Tlaib rolls out bill to create tax credit for low- and middle-class people

Tlaib rolls out bill to create tax credit for low- and middle-class people
© Greg Nash

Rep. Rashida TlaibRashida Harbi TlaibEthics panel extends probe into Tlaib, says she likely misused campaign funds Ocasio-Cortez jabs 'plutocratic' late entrants to 2020 field Krystal Ball: Billionaires panicking over Sanders candidacy MORE (D-Mich.) on Wednesday rolled out legislation to create a new tax credit to help low-and middle-income people,

Tlaib's bill makes her the latest Democratic lawmaker to offer a tax-credit proposal in an effort to counter the GOP tax law and address the rising cost of living.

"The bill provides additional income ... and serves as a buffer for people and families who have seen their cost of living rise without their wages increasing at the same pace," Tlaib, a prominent freshman progressive lawmaker, said at a news conference.


The refundable credit amount under the bill would be up to $3,000 for individuals making less than $50,000 and $6,000 for married couples making less than $100,000, with the amount phasing out as incomes increase.

Unlike similar proposals from Democrats, Tlaib's proposed credit would be available to people even if they are not working.

"If you are individuals on disability or Social Security, or you're the grandmother that's taking care of children — those children who are desperate maybe from a broken family — you are still in need to be able to climb that mountain," said Rep. Sheila Jackson-Lee (D-Texas), a co-sponsor of the bill.

Tlaib's bill is similar to legislation introduced in the Senate by Sen. Kamala HarrisKamala Devi HarrisTrump to hold campaign rally in Florida later this month Overnight Health Care: Warren promises gradual move to 'Medicare for All' | Rivals dismiss Warren plan for first 100 days | White House unveils rules on disclosing hospital prices | Planned Parenthood wins case against anti-abortion group Harris introduces bill to prevent California wildfires MORE (D-Calif.), a 2020 Democratic presidential candidate. But under Harris's bill, only those with earned income and students would qualify for the credit.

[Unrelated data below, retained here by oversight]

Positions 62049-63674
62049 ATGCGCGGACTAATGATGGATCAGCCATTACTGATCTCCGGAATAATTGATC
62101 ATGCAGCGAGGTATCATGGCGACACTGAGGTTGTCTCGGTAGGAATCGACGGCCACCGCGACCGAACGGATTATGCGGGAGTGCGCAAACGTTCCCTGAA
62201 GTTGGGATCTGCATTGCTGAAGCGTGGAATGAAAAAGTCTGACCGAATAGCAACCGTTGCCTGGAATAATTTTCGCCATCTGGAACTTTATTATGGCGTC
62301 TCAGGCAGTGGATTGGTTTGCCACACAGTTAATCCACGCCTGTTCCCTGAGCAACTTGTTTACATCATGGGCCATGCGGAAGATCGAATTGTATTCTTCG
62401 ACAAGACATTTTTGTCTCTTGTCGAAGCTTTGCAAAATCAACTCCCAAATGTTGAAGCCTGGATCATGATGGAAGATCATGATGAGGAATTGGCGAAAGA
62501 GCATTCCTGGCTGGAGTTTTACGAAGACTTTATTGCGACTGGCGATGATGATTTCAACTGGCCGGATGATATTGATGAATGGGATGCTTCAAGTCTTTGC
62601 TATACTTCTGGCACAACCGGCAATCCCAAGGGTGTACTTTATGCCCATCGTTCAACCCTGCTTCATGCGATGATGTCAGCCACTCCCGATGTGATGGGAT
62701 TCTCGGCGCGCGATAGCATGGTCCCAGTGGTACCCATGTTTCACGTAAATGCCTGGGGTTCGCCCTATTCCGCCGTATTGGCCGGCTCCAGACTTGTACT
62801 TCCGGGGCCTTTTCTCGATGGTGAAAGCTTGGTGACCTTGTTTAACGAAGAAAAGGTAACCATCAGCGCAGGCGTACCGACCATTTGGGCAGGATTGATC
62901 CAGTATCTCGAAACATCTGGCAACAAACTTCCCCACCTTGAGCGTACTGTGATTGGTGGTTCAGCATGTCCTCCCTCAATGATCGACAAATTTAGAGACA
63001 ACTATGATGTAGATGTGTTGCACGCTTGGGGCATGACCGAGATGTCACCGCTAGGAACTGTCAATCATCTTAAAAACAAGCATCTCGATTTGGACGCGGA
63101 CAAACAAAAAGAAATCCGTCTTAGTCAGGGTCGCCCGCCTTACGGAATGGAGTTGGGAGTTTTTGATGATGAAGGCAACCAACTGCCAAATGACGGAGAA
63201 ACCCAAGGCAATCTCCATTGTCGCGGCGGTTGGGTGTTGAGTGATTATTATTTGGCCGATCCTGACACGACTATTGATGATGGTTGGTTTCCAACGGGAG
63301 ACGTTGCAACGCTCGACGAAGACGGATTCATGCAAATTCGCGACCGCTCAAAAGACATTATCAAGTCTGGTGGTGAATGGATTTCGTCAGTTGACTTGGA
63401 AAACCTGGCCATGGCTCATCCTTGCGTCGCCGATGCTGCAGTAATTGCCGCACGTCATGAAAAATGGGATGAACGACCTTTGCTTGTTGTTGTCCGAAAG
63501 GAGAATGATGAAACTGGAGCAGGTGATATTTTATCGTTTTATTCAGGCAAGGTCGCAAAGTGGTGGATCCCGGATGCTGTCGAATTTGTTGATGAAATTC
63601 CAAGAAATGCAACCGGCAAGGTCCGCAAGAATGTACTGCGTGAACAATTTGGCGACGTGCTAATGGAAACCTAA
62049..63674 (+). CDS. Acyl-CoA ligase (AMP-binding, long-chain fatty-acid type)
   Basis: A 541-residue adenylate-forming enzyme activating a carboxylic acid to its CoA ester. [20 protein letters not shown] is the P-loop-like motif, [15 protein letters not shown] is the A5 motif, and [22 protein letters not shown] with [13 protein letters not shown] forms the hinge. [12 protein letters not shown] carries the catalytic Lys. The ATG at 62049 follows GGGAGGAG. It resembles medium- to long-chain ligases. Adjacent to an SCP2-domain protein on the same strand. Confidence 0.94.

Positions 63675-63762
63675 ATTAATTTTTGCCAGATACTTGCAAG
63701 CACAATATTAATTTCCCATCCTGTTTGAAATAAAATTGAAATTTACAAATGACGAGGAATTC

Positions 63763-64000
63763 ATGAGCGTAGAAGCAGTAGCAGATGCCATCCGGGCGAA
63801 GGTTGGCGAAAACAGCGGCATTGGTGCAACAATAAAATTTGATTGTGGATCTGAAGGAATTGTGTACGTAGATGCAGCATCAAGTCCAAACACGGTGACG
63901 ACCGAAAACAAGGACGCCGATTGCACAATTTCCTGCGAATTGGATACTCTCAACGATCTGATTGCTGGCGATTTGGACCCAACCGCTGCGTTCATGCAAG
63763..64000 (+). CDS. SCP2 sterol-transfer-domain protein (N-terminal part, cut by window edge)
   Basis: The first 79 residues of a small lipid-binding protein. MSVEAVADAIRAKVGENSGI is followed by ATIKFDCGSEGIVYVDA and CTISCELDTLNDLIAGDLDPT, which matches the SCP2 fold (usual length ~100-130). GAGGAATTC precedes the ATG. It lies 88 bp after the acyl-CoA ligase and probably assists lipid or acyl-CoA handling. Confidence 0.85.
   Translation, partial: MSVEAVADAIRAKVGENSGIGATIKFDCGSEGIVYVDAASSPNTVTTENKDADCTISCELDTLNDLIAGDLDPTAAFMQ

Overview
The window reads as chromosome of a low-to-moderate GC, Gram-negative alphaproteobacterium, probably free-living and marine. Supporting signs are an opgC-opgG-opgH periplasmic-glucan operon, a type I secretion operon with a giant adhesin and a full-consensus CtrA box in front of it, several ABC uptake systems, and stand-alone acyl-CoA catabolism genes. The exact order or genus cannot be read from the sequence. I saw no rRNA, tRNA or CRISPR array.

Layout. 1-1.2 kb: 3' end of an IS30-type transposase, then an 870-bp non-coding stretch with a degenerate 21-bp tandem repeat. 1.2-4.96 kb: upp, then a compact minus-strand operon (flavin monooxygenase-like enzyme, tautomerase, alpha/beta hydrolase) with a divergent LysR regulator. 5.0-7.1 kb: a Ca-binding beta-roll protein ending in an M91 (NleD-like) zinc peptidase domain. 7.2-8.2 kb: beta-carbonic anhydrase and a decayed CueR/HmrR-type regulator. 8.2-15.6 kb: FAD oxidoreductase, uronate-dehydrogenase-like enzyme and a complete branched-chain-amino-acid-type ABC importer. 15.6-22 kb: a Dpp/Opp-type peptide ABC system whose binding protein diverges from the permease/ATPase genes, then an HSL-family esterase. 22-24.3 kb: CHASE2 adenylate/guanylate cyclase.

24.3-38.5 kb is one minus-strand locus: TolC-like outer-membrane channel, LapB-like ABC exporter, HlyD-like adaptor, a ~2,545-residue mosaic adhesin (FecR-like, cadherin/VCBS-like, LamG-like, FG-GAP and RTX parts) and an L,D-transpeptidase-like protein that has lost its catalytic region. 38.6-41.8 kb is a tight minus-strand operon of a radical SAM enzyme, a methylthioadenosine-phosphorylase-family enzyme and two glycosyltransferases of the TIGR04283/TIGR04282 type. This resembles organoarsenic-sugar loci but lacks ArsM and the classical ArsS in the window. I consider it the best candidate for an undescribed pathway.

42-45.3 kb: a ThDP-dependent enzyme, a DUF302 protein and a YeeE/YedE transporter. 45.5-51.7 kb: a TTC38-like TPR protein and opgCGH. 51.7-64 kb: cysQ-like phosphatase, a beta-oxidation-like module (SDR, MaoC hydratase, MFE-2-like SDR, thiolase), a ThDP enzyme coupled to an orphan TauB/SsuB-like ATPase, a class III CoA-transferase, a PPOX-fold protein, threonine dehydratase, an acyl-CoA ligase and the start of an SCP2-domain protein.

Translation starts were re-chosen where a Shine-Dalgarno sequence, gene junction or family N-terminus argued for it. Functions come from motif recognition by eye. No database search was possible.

Other Democratic lawmakers and presidential candidates have proposals to expand existing tax credits benefiting people with low and moderate incomes.

The House Ways and Means Committee passed a Democratic bill last week to provide expansions of the earned income tax credit, the child tax credit and the child and dependent care tax credit for two years.

The left-leaning Institute on Taxation and Economic Policy estimated that Tlaib's credit would provide most of its benefits to those in the bottom 60 percent of income, and would cost $380 billion in 2020.

In addition to Jackson Lee, co-sponsors of Tlaib's bill include Congressional Progressive Caucus co-chairs Pramila JayapalPramila JayapalProgressive House Democrat unveils bill to allow state-based 'Medicare for All' Progressives press Democrats to rethink Israel policy Democratic lawmakers call on Judiciary Committee to advance 'revenge porn' law MORE (D-Wash.) and Mark PocanMark William PocanGOP senator rips into Pelosi at Trump rally: 'It must suck to be that dumb' House progressives to push for floor amendments on Pelosi drug price bill How Trump and Pelosi went from bad to worse MORE (D-Wis.) and freshmen Reps. Ayanna PressleyAyanna PressleyOcasio-Cortez jabs 'plutocratic' late entrants to 2020 field Justice Democrats official denies that progressives struggle with electability The Hill's Campaign Report: Bloomberg looks to upend Democratic race MORE (D-Mass.) and Alexandria Ocasio-CortezAlexandria Ocasio-CortezJane Fonda leads DC climate protest for sixth straight Friday Ocasio-Cortez: 'Trump himself is clearly not satisfied with only one article of impeachment' The Hill's Campaign Report: Late bids surprise 2020 Democratic field MORE (D-N.Y.).